The Technician’s Point of View: Tracks and Catwalks

Chris Beveridge is a Physical Properties Technician on Expedition 323. He has agreed to share some of his experiences and tell you a little bit more about what he does on board the JOIDES Resolution.

The Physical Properties Lab consists of all the ‘Tracks’, the Natural Gamma Radiation detector, Sediment strength tester, p-wave, thermo conductivity, and mass density (MAD).


The ‘Tracks’ consist of the Whole Round Multisensor Logger (Slow and Fast). We have two of these on the ship that are called the Slow and Fast track. Both of them do the same thing but with some slight differences. The Fast track consists of only 2 main data sensors and takes the information at a lower resolution (every 10 cm) where as the ‘Slow’ track takes 4 different readings and does so every 5 cm giving a much higher resolution. The 4 main readings that are taken are Gamma Ray attenuation (or GRA which measures the decrease in intensity of beam of gamma rays as a result of absorption of energy and of scattering out of the path of a detector), Magnetic susceptibility (MSL or the degree of magnetization of a material in response to an applied magnetic field), P-Wave velocity (or PWL. P-waves are type of elastic wave, also called seismic waves), and Noncontact resistivity (or NCR which measures the resistivity of slices of semi-conducting material). Each of these readings helps in the understanding of the composition of the core along with allowing the stratigraphic correlators know where we are in respect to other holes drilled at the same site.  This is sort of like matching up finger prints from one hole to the next!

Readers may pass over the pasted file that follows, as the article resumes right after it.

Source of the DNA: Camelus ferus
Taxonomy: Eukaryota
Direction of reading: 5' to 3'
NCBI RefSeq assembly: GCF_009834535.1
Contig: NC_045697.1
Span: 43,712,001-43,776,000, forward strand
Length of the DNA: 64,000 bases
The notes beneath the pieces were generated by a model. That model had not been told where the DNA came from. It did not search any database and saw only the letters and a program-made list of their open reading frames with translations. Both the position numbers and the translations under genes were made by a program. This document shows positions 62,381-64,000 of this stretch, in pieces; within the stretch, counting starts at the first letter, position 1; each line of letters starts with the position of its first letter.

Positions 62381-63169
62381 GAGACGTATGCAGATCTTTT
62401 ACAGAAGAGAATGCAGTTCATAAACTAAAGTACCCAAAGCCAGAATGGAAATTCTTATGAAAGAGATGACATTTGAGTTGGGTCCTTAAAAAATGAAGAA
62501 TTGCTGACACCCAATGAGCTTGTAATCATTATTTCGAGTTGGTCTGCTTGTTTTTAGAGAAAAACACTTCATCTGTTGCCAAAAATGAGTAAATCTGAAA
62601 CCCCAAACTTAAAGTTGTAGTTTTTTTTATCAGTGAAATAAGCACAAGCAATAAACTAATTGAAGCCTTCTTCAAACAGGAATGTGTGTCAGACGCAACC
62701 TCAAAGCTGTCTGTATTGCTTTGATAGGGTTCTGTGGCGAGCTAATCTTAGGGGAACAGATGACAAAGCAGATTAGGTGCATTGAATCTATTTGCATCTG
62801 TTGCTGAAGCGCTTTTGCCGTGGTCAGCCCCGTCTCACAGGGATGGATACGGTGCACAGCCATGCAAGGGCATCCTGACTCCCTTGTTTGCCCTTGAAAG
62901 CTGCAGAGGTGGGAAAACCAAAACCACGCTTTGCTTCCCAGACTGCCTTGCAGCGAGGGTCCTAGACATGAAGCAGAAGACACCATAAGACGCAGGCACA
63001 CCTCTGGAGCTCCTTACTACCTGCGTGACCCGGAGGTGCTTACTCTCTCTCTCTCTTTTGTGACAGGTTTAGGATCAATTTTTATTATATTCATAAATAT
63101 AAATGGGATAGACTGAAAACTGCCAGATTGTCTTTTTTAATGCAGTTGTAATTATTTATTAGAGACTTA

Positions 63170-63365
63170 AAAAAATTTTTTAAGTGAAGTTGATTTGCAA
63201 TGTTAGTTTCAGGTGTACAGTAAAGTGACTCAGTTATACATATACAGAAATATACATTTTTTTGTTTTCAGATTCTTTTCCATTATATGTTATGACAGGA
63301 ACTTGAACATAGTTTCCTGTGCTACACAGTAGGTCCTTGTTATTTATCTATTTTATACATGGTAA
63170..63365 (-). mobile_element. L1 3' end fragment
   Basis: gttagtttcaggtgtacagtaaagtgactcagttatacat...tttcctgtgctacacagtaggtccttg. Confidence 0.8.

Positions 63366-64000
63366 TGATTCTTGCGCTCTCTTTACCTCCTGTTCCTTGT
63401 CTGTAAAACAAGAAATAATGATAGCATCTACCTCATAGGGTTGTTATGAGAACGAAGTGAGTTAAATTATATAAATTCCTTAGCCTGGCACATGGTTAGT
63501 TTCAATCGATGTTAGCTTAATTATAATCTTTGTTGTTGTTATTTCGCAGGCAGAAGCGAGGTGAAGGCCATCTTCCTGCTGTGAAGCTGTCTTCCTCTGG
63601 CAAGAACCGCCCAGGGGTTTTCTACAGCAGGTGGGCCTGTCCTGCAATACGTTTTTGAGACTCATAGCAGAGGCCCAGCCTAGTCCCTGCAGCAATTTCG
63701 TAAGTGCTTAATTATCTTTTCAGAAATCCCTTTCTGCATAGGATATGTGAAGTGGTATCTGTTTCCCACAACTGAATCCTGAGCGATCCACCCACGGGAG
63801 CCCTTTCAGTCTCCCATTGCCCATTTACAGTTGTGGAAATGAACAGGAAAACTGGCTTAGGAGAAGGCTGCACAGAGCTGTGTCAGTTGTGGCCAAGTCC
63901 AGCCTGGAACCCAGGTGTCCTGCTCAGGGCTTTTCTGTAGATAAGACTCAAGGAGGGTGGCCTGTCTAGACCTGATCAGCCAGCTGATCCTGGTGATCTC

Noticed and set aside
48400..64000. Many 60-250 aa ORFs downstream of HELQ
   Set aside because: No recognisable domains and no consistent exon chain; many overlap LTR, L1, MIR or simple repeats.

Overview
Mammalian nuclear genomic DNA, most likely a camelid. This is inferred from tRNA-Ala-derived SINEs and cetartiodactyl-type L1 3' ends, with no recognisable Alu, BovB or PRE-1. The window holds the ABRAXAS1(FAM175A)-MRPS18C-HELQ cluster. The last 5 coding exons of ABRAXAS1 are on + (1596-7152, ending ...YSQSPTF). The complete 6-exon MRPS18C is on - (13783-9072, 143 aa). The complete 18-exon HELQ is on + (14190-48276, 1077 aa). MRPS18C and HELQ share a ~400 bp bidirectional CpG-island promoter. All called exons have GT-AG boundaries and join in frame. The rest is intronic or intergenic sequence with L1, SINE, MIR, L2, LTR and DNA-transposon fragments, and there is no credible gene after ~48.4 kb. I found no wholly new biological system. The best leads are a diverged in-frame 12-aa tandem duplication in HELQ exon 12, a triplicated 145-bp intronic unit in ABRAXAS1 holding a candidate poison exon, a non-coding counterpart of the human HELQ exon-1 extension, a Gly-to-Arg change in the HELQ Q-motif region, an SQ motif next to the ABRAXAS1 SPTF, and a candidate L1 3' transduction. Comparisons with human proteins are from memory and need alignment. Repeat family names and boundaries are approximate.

Technicians during the drilling:

Even when we have not started drilling the technicians know what to do and are ready to go when it begins. When drilling starts the techs that are on shift will prepare the catwalk and lab area for receiving core. When the words ‘Core on the Floor” or “Core on Deck” are heard all Core Lab Techs hastily move to the catwalk to assist in transporting the 10m core liner now full of sediment over to the cutting tables where it is split into 1.5 meter sections. Once the core is on the catwalk the Assistant Lab Officer (ALO) and the Curator will measure and cut the core into 7 sections. While this happens one of the technicians will take the core catcher (CC) (very bottom of the core) from the core tech and remove it from its cradle. Removing the CC is not always an easy task and sometimes requires some elbow grease. Core recovery rate depends on the depth of water that is being drilling in. On an average water depths around 100-1500m cores can come up on deck at a rate of every 15-29min. The greater the water depth the longer it takes for a core to get back to the deck.

In his next post Chris will explain more about the core catcher.  Both its importance in the drilling process, and the importance of the core material it returns.

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